Webb v. Olive Garden Italian Restaurants/Darden Restaurants et al

Filing 79

ORDER GRANTING DEFENDANT OLIVE GARDEN ITALIAN RESTAURANT'S MOTION TO DISMISS THE THIRD AMENDED COMPLAINT by Judge Patricia V. Trumbull granting 70 Motion to Dismiss (pvtlc2, COURT STAFF) (Filed on 10/29/2009)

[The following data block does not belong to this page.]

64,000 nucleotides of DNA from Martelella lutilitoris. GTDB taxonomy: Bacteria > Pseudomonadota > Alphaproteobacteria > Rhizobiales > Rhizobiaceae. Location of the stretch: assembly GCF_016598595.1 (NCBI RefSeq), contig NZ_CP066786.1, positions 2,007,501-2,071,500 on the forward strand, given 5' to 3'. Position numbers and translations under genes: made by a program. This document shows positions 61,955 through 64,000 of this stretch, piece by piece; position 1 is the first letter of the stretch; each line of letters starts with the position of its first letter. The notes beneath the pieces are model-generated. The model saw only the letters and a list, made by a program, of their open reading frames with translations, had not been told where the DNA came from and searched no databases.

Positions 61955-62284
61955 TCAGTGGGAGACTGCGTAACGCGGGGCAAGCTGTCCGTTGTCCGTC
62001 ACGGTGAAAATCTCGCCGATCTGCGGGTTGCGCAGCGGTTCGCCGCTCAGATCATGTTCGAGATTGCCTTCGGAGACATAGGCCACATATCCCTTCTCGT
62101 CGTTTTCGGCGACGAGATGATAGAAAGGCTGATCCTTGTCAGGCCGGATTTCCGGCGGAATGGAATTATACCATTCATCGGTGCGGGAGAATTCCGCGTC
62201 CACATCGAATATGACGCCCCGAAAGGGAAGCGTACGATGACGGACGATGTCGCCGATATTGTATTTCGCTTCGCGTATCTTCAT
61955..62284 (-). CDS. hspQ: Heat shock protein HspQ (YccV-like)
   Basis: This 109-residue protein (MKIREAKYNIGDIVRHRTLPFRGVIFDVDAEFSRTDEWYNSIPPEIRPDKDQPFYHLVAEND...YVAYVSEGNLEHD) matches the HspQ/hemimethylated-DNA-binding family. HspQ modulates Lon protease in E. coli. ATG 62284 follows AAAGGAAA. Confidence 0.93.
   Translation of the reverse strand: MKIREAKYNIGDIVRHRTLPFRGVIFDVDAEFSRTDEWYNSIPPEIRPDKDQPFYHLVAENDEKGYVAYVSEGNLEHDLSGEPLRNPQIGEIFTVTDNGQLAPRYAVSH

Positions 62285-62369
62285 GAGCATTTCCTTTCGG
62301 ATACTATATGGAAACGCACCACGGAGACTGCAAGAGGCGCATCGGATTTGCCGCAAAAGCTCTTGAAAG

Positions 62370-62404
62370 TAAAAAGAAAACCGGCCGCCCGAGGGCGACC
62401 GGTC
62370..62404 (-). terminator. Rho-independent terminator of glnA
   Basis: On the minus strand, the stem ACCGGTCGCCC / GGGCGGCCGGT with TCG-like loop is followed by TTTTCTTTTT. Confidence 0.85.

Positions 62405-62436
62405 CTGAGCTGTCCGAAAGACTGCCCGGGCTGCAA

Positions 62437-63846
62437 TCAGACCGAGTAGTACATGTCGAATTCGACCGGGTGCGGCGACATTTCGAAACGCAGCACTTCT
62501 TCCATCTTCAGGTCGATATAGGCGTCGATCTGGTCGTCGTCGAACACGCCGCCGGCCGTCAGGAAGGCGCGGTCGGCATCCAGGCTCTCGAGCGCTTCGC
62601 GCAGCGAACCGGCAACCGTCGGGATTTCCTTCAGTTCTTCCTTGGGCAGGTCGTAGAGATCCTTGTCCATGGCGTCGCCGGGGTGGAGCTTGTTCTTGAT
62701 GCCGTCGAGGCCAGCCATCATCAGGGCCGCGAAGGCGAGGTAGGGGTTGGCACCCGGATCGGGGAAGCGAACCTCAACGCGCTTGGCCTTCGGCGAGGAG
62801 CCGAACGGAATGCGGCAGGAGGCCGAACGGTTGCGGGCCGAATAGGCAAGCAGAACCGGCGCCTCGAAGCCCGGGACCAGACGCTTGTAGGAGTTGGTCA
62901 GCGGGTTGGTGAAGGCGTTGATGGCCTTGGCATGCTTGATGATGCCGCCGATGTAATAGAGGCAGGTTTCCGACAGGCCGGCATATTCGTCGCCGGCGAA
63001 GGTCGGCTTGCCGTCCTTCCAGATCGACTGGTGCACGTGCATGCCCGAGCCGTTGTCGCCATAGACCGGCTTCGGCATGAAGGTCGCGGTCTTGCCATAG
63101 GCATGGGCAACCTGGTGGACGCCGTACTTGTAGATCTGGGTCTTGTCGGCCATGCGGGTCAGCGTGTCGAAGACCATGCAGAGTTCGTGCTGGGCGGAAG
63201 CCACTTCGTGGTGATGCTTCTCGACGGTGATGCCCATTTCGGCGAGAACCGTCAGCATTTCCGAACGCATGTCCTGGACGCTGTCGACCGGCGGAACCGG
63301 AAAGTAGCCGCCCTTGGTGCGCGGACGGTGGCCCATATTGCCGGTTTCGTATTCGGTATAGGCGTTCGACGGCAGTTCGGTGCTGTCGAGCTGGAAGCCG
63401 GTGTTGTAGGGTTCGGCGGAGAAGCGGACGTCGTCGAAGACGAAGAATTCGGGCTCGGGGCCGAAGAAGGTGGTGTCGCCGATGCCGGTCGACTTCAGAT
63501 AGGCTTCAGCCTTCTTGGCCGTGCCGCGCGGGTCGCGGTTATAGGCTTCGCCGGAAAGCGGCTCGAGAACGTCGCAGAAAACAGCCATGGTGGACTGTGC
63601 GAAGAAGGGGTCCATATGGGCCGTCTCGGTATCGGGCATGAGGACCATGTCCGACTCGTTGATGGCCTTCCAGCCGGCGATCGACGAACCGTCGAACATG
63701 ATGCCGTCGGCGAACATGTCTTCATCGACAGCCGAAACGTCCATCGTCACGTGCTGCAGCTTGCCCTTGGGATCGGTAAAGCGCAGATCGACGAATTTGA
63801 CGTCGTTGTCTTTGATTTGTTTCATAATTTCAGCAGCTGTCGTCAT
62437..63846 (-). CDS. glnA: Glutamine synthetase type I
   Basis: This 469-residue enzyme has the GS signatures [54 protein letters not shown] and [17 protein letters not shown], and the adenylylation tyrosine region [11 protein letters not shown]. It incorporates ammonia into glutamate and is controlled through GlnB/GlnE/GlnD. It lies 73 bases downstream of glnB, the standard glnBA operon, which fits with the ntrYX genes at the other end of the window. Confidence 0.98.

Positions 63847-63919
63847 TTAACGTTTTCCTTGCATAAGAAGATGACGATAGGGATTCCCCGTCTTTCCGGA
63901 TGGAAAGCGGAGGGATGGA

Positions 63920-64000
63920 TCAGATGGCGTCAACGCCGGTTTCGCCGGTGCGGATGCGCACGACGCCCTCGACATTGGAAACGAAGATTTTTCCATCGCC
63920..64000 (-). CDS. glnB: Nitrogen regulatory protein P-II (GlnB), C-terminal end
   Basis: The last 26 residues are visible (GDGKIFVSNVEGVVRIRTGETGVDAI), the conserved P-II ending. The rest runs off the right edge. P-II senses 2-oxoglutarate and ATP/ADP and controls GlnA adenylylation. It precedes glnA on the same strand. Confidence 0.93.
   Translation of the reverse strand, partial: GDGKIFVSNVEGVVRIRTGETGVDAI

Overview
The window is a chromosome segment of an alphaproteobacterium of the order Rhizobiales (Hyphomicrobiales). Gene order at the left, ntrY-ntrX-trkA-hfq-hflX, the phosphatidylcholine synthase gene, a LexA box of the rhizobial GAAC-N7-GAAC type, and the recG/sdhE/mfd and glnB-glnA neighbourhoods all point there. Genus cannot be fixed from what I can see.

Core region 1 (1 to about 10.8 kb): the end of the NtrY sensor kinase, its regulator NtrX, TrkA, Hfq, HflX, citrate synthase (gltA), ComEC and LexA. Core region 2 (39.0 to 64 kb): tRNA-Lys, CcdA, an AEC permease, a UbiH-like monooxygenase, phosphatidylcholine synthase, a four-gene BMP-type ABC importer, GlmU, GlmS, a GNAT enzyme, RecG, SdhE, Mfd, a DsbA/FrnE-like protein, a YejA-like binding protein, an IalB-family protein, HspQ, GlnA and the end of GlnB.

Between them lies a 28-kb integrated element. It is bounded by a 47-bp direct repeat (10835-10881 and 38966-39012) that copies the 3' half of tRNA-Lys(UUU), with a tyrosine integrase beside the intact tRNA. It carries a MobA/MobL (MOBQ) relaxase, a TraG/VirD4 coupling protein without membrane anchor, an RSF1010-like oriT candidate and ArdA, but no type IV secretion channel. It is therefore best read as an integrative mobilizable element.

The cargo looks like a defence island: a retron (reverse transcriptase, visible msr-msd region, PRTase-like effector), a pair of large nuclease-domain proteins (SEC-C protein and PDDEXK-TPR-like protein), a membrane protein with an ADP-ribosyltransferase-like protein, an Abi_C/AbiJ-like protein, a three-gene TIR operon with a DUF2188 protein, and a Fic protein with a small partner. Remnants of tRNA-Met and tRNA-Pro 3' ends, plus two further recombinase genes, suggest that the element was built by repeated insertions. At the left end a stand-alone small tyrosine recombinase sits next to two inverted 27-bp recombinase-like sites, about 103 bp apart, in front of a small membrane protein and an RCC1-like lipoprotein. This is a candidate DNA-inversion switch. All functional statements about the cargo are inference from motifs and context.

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1 2 3 4 5 6 7 8 9 10 11 12 13 14 15 16 17 18 19 20 21 22 23 24 25 26 27 28 The holding of this court is limited to the facts and the particular circumstances underlying the present motion. ORDER, page 1 1 UNITED STATES DISTRICT COURT NORTHERN DISTRICT OF CALIFORNIA SAN JOSE DIVISION DAVID WEBB, ) ) Plaintiff, ) ) v. ) ) OLIVE GARDEN ITALIAN ) RESTAURANTS, ET AL., ) ) Defendants. ) __________________________________ ) Case No. C 08-04913 PVT ORDER GRANTING DEFENDANT OLIVE GARDEN ITALIAN RESTAURANT'S MOTION TO DISMISS THE THIRD AMENDED COMPLAINT [Docket No. 70] INTRODUCTION Defendant Olive Garden Italian Restaurant/Darden Restaurants moves to dismiss the third amended complaint pursuant to Rule 12(b)(6). ("Olive Garden"). Plaintiff David Webb proceeding pro se opposes the motion. Pursuant to Civ. L.R. 7-1(b), the motion is taken under submission and the November 3, 2009 hearing is vacated. Having reviewed the papers and considered the arguments of the parties, defendant Olive Garden's motion to dismiss the third amended complaint is granted.1 1 2 3 4 5 6 7 8 9 10 11 12 13 14 15 16 17 18 19 20 21 22 23 24 25 26 27 28 BACKGROUND2 On July 2, 2008, plaintiff Webb dined with two female companions at the Olive Garden Italian Restaurant located in Palo Alto, CA. During the course of the meal, he alleges that he befriended an on-duty floor supervisor named Emili. Plaintiff Webb later escorted his two female companions to their respective cars and returned to the restaurant to speak further with Emili. Upon his return to the restaurant, plaintiff Webb spoke briefly with the hostess who notified Emili he was there. Plaintiff Webb and Emili then engaged in a conversation which lasted approximately 10 minutes. Based on the substance of their conversation, plaintiff Webb believed that Emili was receptive to his romantic overtures and that he could return to speak with her again. Specifically, plaintiff Webb alleges that: "Emili sincerely told me that she had a boyfriend but that we could continue communicating and for the immediate future, I could come by the restaurant to see and talk with her from time to time. I left with the clear understanding that we would engage in mutual conversation until Emili felt more comfortable to exchange contact information." On July 3, 2008, plaintiff Webb returned to the restaurant in an effort to resume contact with Emili. However, the restaurant was temporarily closed because the sewage system was not working properly and no patrons were allowed inside. At least eight patrons stood outside in the Olive Garden parking lot. In the parking lot, plaintiff Webb informed a young male restaurant employee that he wanted to extend an invitation to Emili. The young male restaurant employee went inside the restaurant and plaintiff Webb waited outside for her approximately 20-30 feet from the restaurant entrance. Instead of seeing Emili however, a restaurant sales manager named Jacob Palpallatoc emerged and approached plaintiff Webb with his hands extended as to grab him. Plaintiff Webb alleges that he stumbled backwards to avoid any contact with him. Mr. Palpallotoc stated to plaintiff Webb "you are not welcome here for any reason due to your solicitation of wanting to A substantial portion of these background facts have been recounted in the court's prior orders. See, e.g., Order Granting Defendant Olive Garden Italian Restaurant's Motion to Dismiss the Second Amended Complaint with Leave to Amend dated September 2, 2009. ("September 2, 2009 Order"). ORDER, page 2 2 1 2 3 4 5 6 7 8 9 10 11 12 13 14 15 16 17 18 19 20 21 22 23 24 25 26 27 28 fuck Emili." Plaintiff Webb alleges that "[his] thoughts were racing with fear of how to keep this man from physically injuring me as I was positioning myself to be more than an arms length away from any further physical contact." Mr. Palpallotoc had a "menacing look in his eyes" and gestured with his hands in an "attack posture" as if he might grab the plaintiff. In response to Mr. Palpallotoc's statements, plaintiff Webb states that Mr. Palpallotoc's actions caused him "to fear being attacked by this man again for no logical reason." Plaintiff Webb then identified himself and requested that Mr. Palpallotoc extend to Emili his invitation to attend a professional event. Mr. Palpallotoc stated that "you had better forget about fucking Emili and never come back here again because you will be hurt." Plaintiff Webb then relates that Mr. Palpallotoc placed his "hands again in a physically attacking gesture of striking my person and stated that "you had better forget about fucking Emili and never come back here again because you will be hurt." Plaintiff Webb responded to Mr. Palpallotoc's statements by stating that "you have no idea what your talking about, those are not my intentions whatsoever." At that moment, plaintiff Webb alleges that he felt that the restaurant patrons viewed him as a troublemaker, or worse, a criminal. Indeed, several of the restaurant patrons scurried to their cars and other patrons stared and backed away from him. Mr. Palpallotoc continued approaching plaintiff Webb which caused him to back away from him repeatedly, at least two steps at a time. At that point, another person that plaintiff Webb describes as a large pacific islander, and bearing a badge, emerged from the restaurant. That person approached Mr. Palpallotoc and plaintiff Webb and pounded his closed fist into his other open hand. Mr. Palpallotoc informed plaintiff Webb that that person was his back up. Plaintiff Webb realized he was being outnumbered and was in "imminent fear of civil assault." He stated to them, "[the pacific islander] was assaulting me by his threaten [sic.] stare in a threaten way and needed to stop his actions immediately, because I have not done and/or said anything threaten to deserve this type of treatment in a public setting." Plaintiff Webb alleges that the person he describes as a large pacific islander continued with his threatening and ominous behavior throughout the course of his 5-10 minute conversation with Mr. Palpallotoc. Plaintiff Webb also alleges that he moved away at least three times from Mr. Palpallotoc ORDER, page 3 1 2 3 4 5 6 7 8 9 10 11 12 13 14 15 16 17 18 19 20 21 22 23 24 25 26 27 28 to avoid any physical contact with him. In addition, he was blocked by Mr. Palpallotoc in the front and by the person described as a large pacific islander to his right. As a result, plaintiff Webb was fearful and prevented from freely walking away. After recalling his prior training (from college and work) in responding to potentially violent confrontations, plaintiff Webb asked both Mr. Palpallotoc and the person described as a large pacific islander for their respective business cards. Mr. Palpallotoc then glanced at a woman standing nearby and went inside the restaurant to obtain his business card. The person described as a large pacific islander remained standing nearby which prevented plaintiff Webb from leaving the area. Plaintiff Webb states that "fear precluded turning my back to him to try leaving in anticipation of an unseen assault/battery." Indeed, plaintiff Webb alleges that the person described as a large pacific islander continued his menacing behavior by repeatedly pounding his closed fist into his other open hand. Upon Mr. Palpallotoc's return, plaintiff Webb asked that he inform his co-worker to cease his threatening behavior. Mr. Palpallotoc motioned with his head and hand to the person described as a large pacific islander and both of them started to approach the plaintiff "in a quick step charge with extreme physical attack gestures." At that moment, the same woman, who had been standing nearby and watching, instructed both Mr. Palpallotoc and the person described as a large pacific islander to go inside the restaurant. She stated, " . . . [I am the] General Manager of the restaurant and knew I had to step in at that moment before things got anymore out of hand because I am responsible for their actions . . . ." The woman identified herself to plaintiff Webb as Lisa Chorello. Defendant Chorello told plaintiff Webb that she would talk to Mr. Palpallotoc and the person described as a large pacific islander about their unlawful and unprofessional behavior. Plaintiff Webb informed her that he would write the owners of the restaurant about the incident. She then provided her name to plaintiff Webb by writing it on the back of Mr. Palpallotoc's business card. Pursuant to the order granting defendant Olive Garden's motion to dismiss the second amended complaint with leave to amend dated September 2, 2009, plaintiff Webb timely filed a third amended complaint alleging claims of assault, false imprisonment, defamation, intentional infliction of emotional distress and negligent supervision. ("September 2, 2009 Order"). ORDER, page 4 1 2 3 4 5 6 7 8 9 10 11 12 13 14 15 16 17 18 19 20 21 22 23 24 25 26 27 28 Plaintiff Webb alleges jurisdiction pursuant to 28 U.S.C. 1331 and 1332.3 He seeks damages in excess of $1 million. LEGAL STANDARD A complaint may be dismissed for failure to state a claim upon which relief can be granted. Fed. R. Civ. P. 12(b)(6). The dismissal may be based on either the lack of a cognizable legal theory or the absence of sufficient facts under a cognizable legal theory. Balistreri v. Pacifica Police Dept., 901 F.2d 696, 699 (9th Cir. 1990) and Robertson v. Dean Witter Reynolds, Inc., 749 F.2d 530, 533-534 (9th Cir. 1984). For purposes of evaluating a motion to dismiss, the allegations in a complaint are taken as true and construed in the light most favorable to the nonmoving party. Parks School of Business, Inc. v. Symington, 51 F.3d 1480, 1484 (9th Cir. 1995). "A complaint should not be dismissed unless a plaintiff could prove no set of facts in support of his claim that would entitle him to relief." Id. Generally, a motion to dismiss for failure to state a claim is viewed with disfavor and rarely granted. Gilligan v. Jamco Develop. Corp., 108 F.3d 246, 249 (9th Cir. 1997). However, mere conclusions couched in factual allegations are not sufficient to state a cause of action. Papasan v. Allain, 478 U.S. 265, 286 (1986). See also, McGlinchy v. Shell Chem Co., 845 F.2d 802, 810 (9th Cir, 1988). The complaint must aver "[f]actual allegations [] enough to raise a right to relief above the speculative level." Bell Atlantic Corp. v. Twombly, 500 U.S. 544, 545, 127 S.Ct. 1955, 1959, 167 L.Ed.2d 929 (2007) (abrogating Conley v. Gibson, 355 U.S. 41 (1957)). "A claim has facial plausibility when the pleaded factual content allows the court to draw the reasonable inference that the defendant is liable for the misconduct alleged." John D. Ashcroft, et al. v. Javaid Iqbal, ___ U.S. ___, 129 S.Ct. 1937, 1941, 173 L.Ed.2d 868 (2009). "[D]etermining whether a complaint states a plausible claim is contextspecific, requiring the reviewing court to draw on its experience and common sense." Id. Plaintiff Webb has declared citizenship in various states throughout the course of this action, including Hawaii, South Dakota and Utah. See, e.g., Complaint for Damages filed October 28, 2008 (Docket No. 1)(declaring citizenship in the state of Hawaii); Supplemental Declaration of Citizenship filed May 22, 2009 (Docket No. 62)(declaring citizenship in the state of Utah); Third Amended Complaint filed September 14, 2009 (Docket No. 69)(declaring citizenship in the state of South Dakota). ORDER, page 5 3 1 2 3 4 5 6 7 8 9 10 11 12 13 14 15 16 17 18 19 20 21 22 23 24 25 26 27 28 "[L]eave [to amend] shall be freely given when justice so requires." Fed. R. Civ. P. 15(a). Additionally, a federal court may liberally construe the "inartful pleading" of parties appearing pro se. Hughes v. Rowe, 449 U.S. 5, 9, 101 S.Ct. 173, 176 (1980). DISCUSSION In the third amended complaint, plaintiff Webb alleges the following claims: (1) assault; (2) false imprisonment; (3) defamation; (4) intentional infliction of emotional distress; and (5) negligent supervision. Defendant Olive Garden moves to dismiss all of the claims alleged therein. Each of the claims is considered below. I. Assault "Generally speaking, an assault is a demonstration of an unlawful intent by one person to inflict immediate injury on the person of another then present." Lowery v. Standard Oil Co. of California, 63 Cal. App. 2d 1, 6-7 (1944). See also, Medora v. City & County of San Francisco, 2007 WL 2522319 *5 (N.D. Cal.)); and De La Cerra Frances v. De Anda, 224 Fed. Appx. 637, 639 (9th Cir. 2007). The tort of assault is complete when the anticipation of harm occurs. Kiseskey v. Carpenters' Trust for Southern California, 144 Cal. App. 3d 222, 232 (1983). "A civil action for assault is based on an invasion of the right of a person to live without being put in fear of personal harm." Lowery v. Standard Oil Co. of California, 63 Cal. App. 2d at 7. Here, plaintiff Webb alleges that Mr. Palpallotoc first approached him with his arms extended as if to grab him which caused plaintiff to take two steps backwards in an effort to avoid any contact with him. He states that "[h]is thoughts were racing with fear of how to keep this man from physically injuring me as I was positioning myself to be more than an arm's length away from any further physical contact." Plaintiff Webb alleges that Mr. Palpallotoc had a "menacing look in his eyes" and gestured in an "attack posture" as if he might grab the plaintiff. Plaintiff Webb also alleges that Mr. Palpallotoc stated to him that "you had never come back here again because you will be hurt." Based on the alleged statements made by Mr. Palpallotoc at that time, the likelihood of any injury to plaintiff Webb would occur at a later date "if you [] [] come back here again." Moreover, moments later, plaintiff Webb was fearless enough to request that Mr. Palpallotoc provide him with a business card. As such, plaintiff Webb has not alleged that Mr. Palpallotoc demonstrated an intent to inflict immediate injury. ORDER, page 6 1 2 3 4 5 6 7 8 9 10 11 12 13 14 15 16 17 18 19 20 21 22 23 24 25 26 27 28 The allegations regarding the fear that plaintiff experienced are merely conclusory statements and not sufficient to support a claim for assault against Mr. Palpallotoc. Plaintiff Webb also alleges that the person he describes as a large pacific islander committed an assault against him. Specifically, he alleges that the large pacific islander approached him and repeatedly pounded his clenched fist into his other open hand and later stood nearby during his 5-10 minute conversation with Mr. Palpallotoc. Plaintiff alleges that "he was assaulting me with his threaten stare in a threaten way . . . . " Again, the facts as alleged do not demonstrate an intent by the person described as a large pacific islander to inflict immediate injury. Pounding a closed fist into an open hand and a "threaten stare" are insufficient facts to draw an inference that the person described as a large pacific islander intended to inflict immediate injury. Plaintiff Webb makes only a conclusory statements such as "fear precluded turning my back to him to try leaving in anticipation of an unseen assault/battery." Accordingly, both assault claims are dismissed without further leave to amend. II. False Imprisonment "False imprisonment is the unlawful restraint if another's liberty." Scofield v. Critical Air Medicine, Inc., et al., 45 Cal.App. 4th 990, 999, 52 Cal. Rptr.2d 915, 919 (1996). The tort and the crime are identically defined. Id. at 1001. "All that is necessary to make out a charge of false imprisonment is that the individual be restrained of his liberty without any sufficient complaint or authority therefor, and it may be accomplished by words or acts which such individual fears to disregard . . . the use of actual physical force is not necessary." Ware v. Dunn, et al., 80 Cal.App.2d 936, 183 P.2d 128 (1947). Plaintiff Webb alleges that Mr. Palpallotoc blocked him from the front and the person described as a large pacific islander blocked him to the right. He further alleges he was fearful and was prevented from freely walking away. Based on these alleged facts, plaintiff Webb has not sufficiently alleged restraint of his liberty. First, plaintiff Webb was never physically restrained and second, he never sought to leave the area by backing away (as before when he first encountered Mr. Palpallotoc). Indeed, as the alleged events unfolded, plaintiff Webb requested that Mr. Palpallotoc provide him with a business card. Instead of stating to the person described as a large pacific islander, to make sure he doesn't leave, Mr. Palpallotoc merely went ORDER, page 7 1 2 3 4 5 6 7 8 9 10 11 12 13 14 15 16 17 18 19 20 21 22 23 24 25 26 27 28 inside the restaurant to obtain a business card as plaintiff had requested. Plaintiff Webb's allegations that he was prevented from leaving and that he was fearful are merely conclusory and are insufficient to support a claim for false imprisonment. Similarly, when the person described as a large pacific islander remained behind and repeatedly punched his closed fist into his other open hand as Mr. Palpallotoc sought to retrieve his business card, plaintiff Webb never sought to leave the area now that the path in front of him had cleared. Nor did plaintiff Webb ever seek the assistance of the woman standing nearby or any of the other patrons standing in the parking lot. The person described as the large pacific islander is not alleged to have said anything to plaintiff except to have had a "threaten stare." Again, plaintiff Webb provides only conclusory statements regarding his alleged fear. Accordingly, plaintiff Webb has not established the requisite element to establish a claim for false imprisonment and defendant Olive Garden's motion to dismiss that claim is granted without further leave to amend. III. Defamation A claim of defamation requires the following elements: (1) publication that is; (2) false; (3) defamatory: (4) unprivileged; and that (5) has a natural tendency to injure or that causes special damage. Taus v. Loftus, 40 Cal. 4th 683, 720 (2007). "A communication is defamatory if it `tends to harm the reputation of another as to lower him in the estimation of the community or to deter third persons from associating or dealing with him.'" Greenfield v. America West Airlines, Inc., et al., 2004 WL 2600135 *5 (N.D. Cal.)(internal citations omitted). "Under principles of respondeat superior, an employee may be held liable for a defamatory statement made by its employee." Id. In the third amended complaint, plaintiff Webb alleges that the following statements were made to him in the Olive Garden restaurant parking lot as at least eight restaurant patrons watched nearby: (1) you are not welcome here for any reason due to your solicitation of wanting to fuck Emili; (2) and "you had better forget about fucking Emili and never come back here again because you will be hurt." Plaintiff Webb alleges that as the statements were made to him, several of the restaurant patrons hurried to their cars and others stared and backed away from him. He alleges that the statements defamed his character. While the statements may have ORDER, page 8 1 2 3 4 5 6 7 8 9 10 11 12 13 14 15 16 17 18 19 20 21 22 23 24 25 26 27 28 proven embarrassing to plaintiff Webb, he has not alleged that any of the statements are false. Rather, in the first statement, Mr. Palpallotoc merely expresses an opinion and relays what was presumably disclosed to him by Emili, and in the second statement, he conveys his own message to plaintiff. Neither statement is alleged to have been false. Accordingly, the claim for defamation is dismissed without leave to amend. IV. Intentional Infliction of Emotional Distress To establish a claim for intentional infliction of emotional distress, a plaintiff must allege (1) outrageous conduct by the defendant; (2) intention to cause or reckless disregard of the probability of causing emotional distress; (3) severe emotional suffering; and (4) actual and proximate causation of the emotional distress. Peter E. Kiseskey, et al. v. Carpenters' Trust for Southern Ca., et al., 144 Cal. App.3d 222, 229 (1983). "The Restatement view is that liability `does not extend to mere insults, indignities,, threats, annoyances, petty oppressions, or other trivialities . . . There is no occasion for the law to intervene . . . where someone's feelings are hurt." Id. at 230. Plaintiff has not pled severe emotional suffering. He only makes conclusory statements, such as "[t]his incident was so emotionally distressing that Plaintiff sought the assistance of Lynne Johnson, Chief of Police with the Palo Alto Police Department by writing my initial correspondence on 20 Oct 2008 [attached as Exhibit], Police Chief reply on 04 November 2008 [attached as Exhibit], and Plaintiff finally correspondence on 10 Nov 2008 [attached as Exhibit]." He also alleges recurring nightmares. As plead, these facts are insufficient to support a claim for intentional infliction of emotional distress. Accordingly, the claim for intentional infliction of emotional distress is dismissed without further leave to amend. V. Negligent Supervision To establish a cause of action for negligent supervision, plaintiff must allege: (1) the existence of a legal duty of employer to employee to use due care; (2) how the defendant breached that duty; (3) how any breach proximately caused plaintiff's damages; and (4) damages. Greenfield v. America West Airlines, Inc., 2004 WL 2600135 *6 (N.D. Cal.). See also, Costello v. FedEx Kinko's Office and Print Services, Inc., 2008 WL 4822570 *3 (C.D. Cal.) ("a plaintiff must allege all of the general elements of negligence, including establishing ORDER, page 9 1 2 3 4 5 6 7 8 9 10 11 12 13 14 15 16 17 18 19 20 21 22 23 24 25 26 27 28 that the employer's breach of the duty to use care `was the proximate or legal cause of the resulting injury.")(internal citations omitted). Plaintiff refers to defendant Darden Restaurant's Code of Business Conduct and Ethics to establish the element of duty. It states in pertinent part as follows: Darden's core purpose is to nourish and delight everyone we serve, as supported by our core values of integrity and fairness, respect and caring, diversity, always learning - always teaching, being `of service,' teamwork and excellence. The Company expects each employee to reflect these core values and exercise the highest levels of integrity, ethics and objectivity in actions and relationships which may affect the Company . . . . When there is doubt as to whether an action is appropriate, or whether it will cause embarrassment to the Company or its reputation, it should be avoided. Plaintiff alleges that the duty was breached when the restaurant manager Lisa Chorello failed to intervene before restaurant employees, Mr. Palpallotoc and the person described as a large pacific islander, caused him severe emotional distress, including recurring nightmares. He further alleges that Mr. Palpallotoc failed to prevent the person described as a large pacific islander from acting in a threatening manner toward him. Except for perhaps breach, plaintiff Webb has not established the requisite elements to plead this claim. As an initial matter, plaintiff Webb has not established a legal duty by the restaurant or its manager, Lisa Chorello. In the third amended complaint, he relies on the Darden Code of Business Conduct and Ethics. However, the Darden Restaurant Code of Business Conduct and Ethics specifies that it applies to "everyone we serve." That evening, the Olive Garden Italian Restaurant was not serving a meal or other hospitality to plaintiff Webb. Indeed, plaintiff Webb alleges that he merely stopped by the restaurant to extend a professional invitation to Emili. In addition, plaintiff Webb has not properly alleged causation. Notwithstanding his allegations of recurring nightmares and $400,00 in damages, plaintiff Webb fails to allege how the alleged breach proximately caused his damages. Accordingly, the claim for negligent supervision is dismissed without further leave to amend. In addition, plaintiff Webb asserts a claim for negligent supervision pursuant to California Civil Code 1714. Section 1714 states in pertinent part: Everyone is responsible, not only for the result of his or her willful acts, but also for an injury occasioned to another by his or her want of ordinary care or skill in the management of his or her property or person, except so far as the latter has, ORDER, page 10 1 2 3 4 5 6 7 8 9 10 11 12 13 14 15 16 17 18 19 20 21 22 23 24 25 26 27 28 willfully or by want of ordinary care, brought the injury upon himself or herself. The design, distribution, or marketing of firearms and ammunition is not exempt from the duty to use ordinary care and skill that is required by this section. The extent of liability in these cases is defined by the Title on Compensatory Relief. Plaintiff Webb alleges that as the restaurant manager, Lisa Chorello, is liable for premises liability because she failed to intervene earlier. Specifically, he alleges that she had "cardinal knowledge" of intent by both Mr. Palpallotoc and the person described as a large pacific islander. And that she merely stood by and watched them inflict "intentional torts." Even construing the facts in the light most favorable to plaintiff, the court cannot draw the reasonable inference that sufficient facts have been alleged to support this claim. Other than using her own observations, plaintiff has not alleged how Lisa Chorello would have had knowledge of the others' intent. In addition, the civil code section cited above references liability for an injury. Plaintiff has not alleged any injuries. Accordingly, this claim for negligent supervision is dismissed without further leave to amend. CONCLUSION Based on the foregoing, defendant Olive Garden Italian Restaurant's motion to dismiss the third amended complaint is granted. The above-captioned action shall be dismissed with prejudice. Judgment shall be entered in favor of defendants and the clerk shall close the file. Plaintiff Webb's motion for sanctions filed on or about October 27, 2009 is denied as moot and the November 17, 2009 case management conference is vacated. IT IS SO ORDERED. Dated: October 29, 2009 ____________________________ PATRICIA V. TRUMBULL United States Magistrate Judge ORDER, page 11 1 2 3 4 5 6 7 8 9 10 11 12 13 14 15 16 17 18 19 20 21 22 23 24 25 26 27 28 A copy of the order was mailed on October 30, 2009 to the following: David Webb PO Box 312 Clearfield, Utah 84089 ORDER, page 12